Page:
Space Craze: America’s Enduring Fascination with Real and Imagined Spaceflight (Hardcover)
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A space historian's tour through astounding spaceflight history and the Smithsonian's collection of space and science fiction memorabilia
Spanning from the 1929 debut of the futuristic Buck Rogers to present-day privatization of spaceflight, Space Craze celebrates America's endless enthusiasm for space exploration. Author Margaret Weitekamp, curator at the Smithsonian's National Air and Space Museum, writes with warmth and personal experience to guide readers through extraordinary spaceflight history while highlighting objects from the Smithsonian's spaceflight collection.
Featuring historical milestones in space exploration, films and TV shows, literature and comic strips, toys and games, and internet communities, Space Craze is a sci-fi lover's dream. The book investigates how spaceflight, both real and imagined, has served as the nexus where contemporary American concerns, such as race, gender, sexuality, freedom, and national identity, have been explored and redefined. Chronological chapters include:
- Chapter 1: Buck Rogers, Ray Guns, and the Space Frontier
- Chapter 2: Space Forts, Television, and the Cold War Mindset
- Chapter 3: John Glenn, the Apollo Program, and Fluctuating Spaceflight Enthusiasm
- Chapter 4: Star Trek, Star Wars, and Burgeoning Fandoms
- Chapter 5: Generation X, the Space Shuttle, and Promoting Education
- Chapter 6: Space Stations, Spaceflight Enthusiasm, and Online Fandom
- Chapter 7: Streaming Services, Battling Billionaires, and Accelerated Change
From the almost 650 million viewers who tuned in to watch the first steps on the Moon, to the ardent Star Trek fandom that burgeoned into a cultural force, Space Craze taps into the country’s enduring love affair with space.
About the Author
Margaret A. Weitekamp is chair of the Space History department at the Smithsonian’s National Air and Space Museum where she curates the Social and Cultural History of Spaceflight Collection encompassing some 5,000 pieces of space memorabilia and science fiction objects. She is also the author of Right Stuff, Wrong Sex: America’s First Women in Space Program.
“Dr. Weitekamp is a dream docent, walking the reader carefully through a hundred years of design, toys, movies, books, TV shows, and countless other cultural artifacts to tell the ongoing story of how space exploration has affected our culture and vice versa. This virtuous cycle is a thrilling tale, and along the way we meet an inspiring cast of characters, all motivated by the same drive to explore and expand our knowledge of our universe.” —Adam Savage, host of Adam Savage’s Tested and former cohost of Mythbusters
“Compelling and meticulously researched, Space Craze offers a superb chronicling of America’s longstanding love affair with space exploration. From Buck Rogers and Flash Gordon to Star Trek and Star Wars, Margaret Weitekamp uses a curator’s eye to compile what is an essential tool for understanding how space has shaped our culture.” —Christian Davenport, space reporter for The Washington Post and author of The Space Barons: Elon Musk, Jeff Bezos, and the Quest to Colonize the Cosmo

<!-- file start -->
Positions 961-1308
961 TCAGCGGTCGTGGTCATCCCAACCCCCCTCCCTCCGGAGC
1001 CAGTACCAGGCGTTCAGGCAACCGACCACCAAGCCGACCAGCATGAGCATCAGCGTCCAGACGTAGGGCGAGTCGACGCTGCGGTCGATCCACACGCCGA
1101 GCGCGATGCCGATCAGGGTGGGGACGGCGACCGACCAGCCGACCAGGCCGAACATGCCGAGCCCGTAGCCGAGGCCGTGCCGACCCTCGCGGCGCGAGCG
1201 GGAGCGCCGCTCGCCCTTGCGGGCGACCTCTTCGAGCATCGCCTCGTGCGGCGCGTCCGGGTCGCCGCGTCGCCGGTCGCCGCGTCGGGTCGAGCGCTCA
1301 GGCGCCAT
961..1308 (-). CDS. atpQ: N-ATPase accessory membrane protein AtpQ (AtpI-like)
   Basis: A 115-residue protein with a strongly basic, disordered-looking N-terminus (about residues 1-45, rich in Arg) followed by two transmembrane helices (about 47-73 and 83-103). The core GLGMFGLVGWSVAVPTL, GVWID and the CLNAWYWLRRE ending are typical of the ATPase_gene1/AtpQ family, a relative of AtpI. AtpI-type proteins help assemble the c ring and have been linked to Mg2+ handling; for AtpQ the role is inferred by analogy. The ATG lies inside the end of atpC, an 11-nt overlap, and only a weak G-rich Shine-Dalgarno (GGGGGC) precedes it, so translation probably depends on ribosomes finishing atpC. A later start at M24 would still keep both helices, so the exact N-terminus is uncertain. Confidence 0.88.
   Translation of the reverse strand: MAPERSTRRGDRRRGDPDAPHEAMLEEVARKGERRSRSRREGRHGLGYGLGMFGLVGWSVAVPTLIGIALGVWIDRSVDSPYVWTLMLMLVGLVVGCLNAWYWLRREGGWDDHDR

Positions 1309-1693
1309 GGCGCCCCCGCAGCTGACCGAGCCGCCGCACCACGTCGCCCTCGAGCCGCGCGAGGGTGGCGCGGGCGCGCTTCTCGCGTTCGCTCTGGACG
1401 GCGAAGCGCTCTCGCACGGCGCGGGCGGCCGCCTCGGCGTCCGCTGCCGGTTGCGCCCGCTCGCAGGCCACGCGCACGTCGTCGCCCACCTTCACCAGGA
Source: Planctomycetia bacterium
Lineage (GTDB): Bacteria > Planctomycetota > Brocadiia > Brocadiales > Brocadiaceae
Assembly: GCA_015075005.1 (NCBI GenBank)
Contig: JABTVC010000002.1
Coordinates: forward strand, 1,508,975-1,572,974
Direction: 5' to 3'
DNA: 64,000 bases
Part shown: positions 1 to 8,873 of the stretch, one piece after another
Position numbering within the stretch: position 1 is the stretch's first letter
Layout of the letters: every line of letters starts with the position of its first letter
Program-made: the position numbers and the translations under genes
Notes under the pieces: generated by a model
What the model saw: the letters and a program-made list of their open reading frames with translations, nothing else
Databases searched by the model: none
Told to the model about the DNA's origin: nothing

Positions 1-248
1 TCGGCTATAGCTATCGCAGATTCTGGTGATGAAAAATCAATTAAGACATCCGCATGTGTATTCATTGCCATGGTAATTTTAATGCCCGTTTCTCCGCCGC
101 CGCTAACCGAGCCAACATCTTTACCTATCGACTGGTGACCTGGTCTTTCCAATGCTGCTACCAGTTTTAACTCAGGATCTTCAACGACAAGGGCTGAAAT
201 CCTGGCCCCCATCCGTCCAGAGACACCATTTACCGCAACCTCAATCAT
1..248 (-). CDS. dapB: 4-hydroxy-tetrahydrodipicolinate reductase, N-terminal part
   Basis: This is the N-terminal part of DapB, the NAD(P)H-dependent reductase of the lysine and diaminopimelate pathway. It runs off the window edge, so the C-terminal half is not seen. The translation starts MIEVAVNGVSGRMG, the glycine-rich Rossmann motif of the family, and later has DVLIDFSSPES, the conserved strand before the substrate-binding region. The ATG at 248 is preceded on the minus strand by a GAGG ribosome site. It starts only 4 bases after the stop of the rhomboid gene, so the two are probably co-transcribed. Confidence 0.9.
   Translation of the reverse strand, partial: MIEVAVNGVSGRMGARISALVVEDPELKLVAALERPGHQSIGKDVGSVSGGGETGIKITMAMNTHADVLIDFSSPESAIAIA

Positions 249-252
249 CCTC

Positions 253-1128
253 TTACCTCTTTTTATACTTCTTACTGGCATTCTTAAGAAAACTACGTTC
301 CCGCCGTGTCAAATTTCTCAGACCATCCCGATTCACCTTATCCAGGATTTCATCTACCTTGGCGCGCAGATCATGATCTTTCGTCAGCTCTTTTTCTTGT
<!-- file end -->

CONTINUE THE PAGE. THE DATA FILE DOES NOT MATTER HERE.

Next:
“In Space Craze, Weitekamp deftly chronicles the expansion of the space program in the 1960s alongside our enthusiasm for space exploration as reflected in popular culture. She points out how the space program and early science fiction television were initially devoid of any people of color, perfectly setting the stage to see how groundbreaking Star Trek was in depicting a futuristic starship that included a racially diverse crew and a half-human/half-alien Mr. Spock in a position of command. Bravo.” —Adam Nimoy, director of For the Love of Spock
“Weitekamp has produced an important book on the first great pillar of space travel: science fiction and the power of imagination. In a readable yet detailed manner, Weitekamp cleverly employs museum artifacts to reveal the ways objects capture elements of national identity and confirms once again that modern space travel is as much about the past as about the future.”
—Howard McCurdy, author of Space and the American Imagination
"The first Americans to go to space and the first to travel to the moon were surely heroes, but let’s be honest, they pretty much looked the same: white men who were also Christian, married, military-trained jet pilots. Early space photographers had to ask them to stand alphabetically so they wouldn’t be mixed up in the captions. But Margaret Weitekamp argues that not only has that been changing, it’s partially the result of the evolution of space science fiction. The space historian makes a solid case that NASA—and the American public—have moved beyond the Buck Rogers archetype for astronauts, with many people, though not all, aspiring to the more inclusive ideals of Star Trek. It’s a smart look at the future of NASA, while digging into its past." —Ramin Skibba, WIRED space writer
THE SPACE REVIEW
"The book expertly tracks [changing circumstances] in society and our interest in spaceflight, reflected not just in vehicles that fly to space but the replicas of them enjoyed by people on Earth."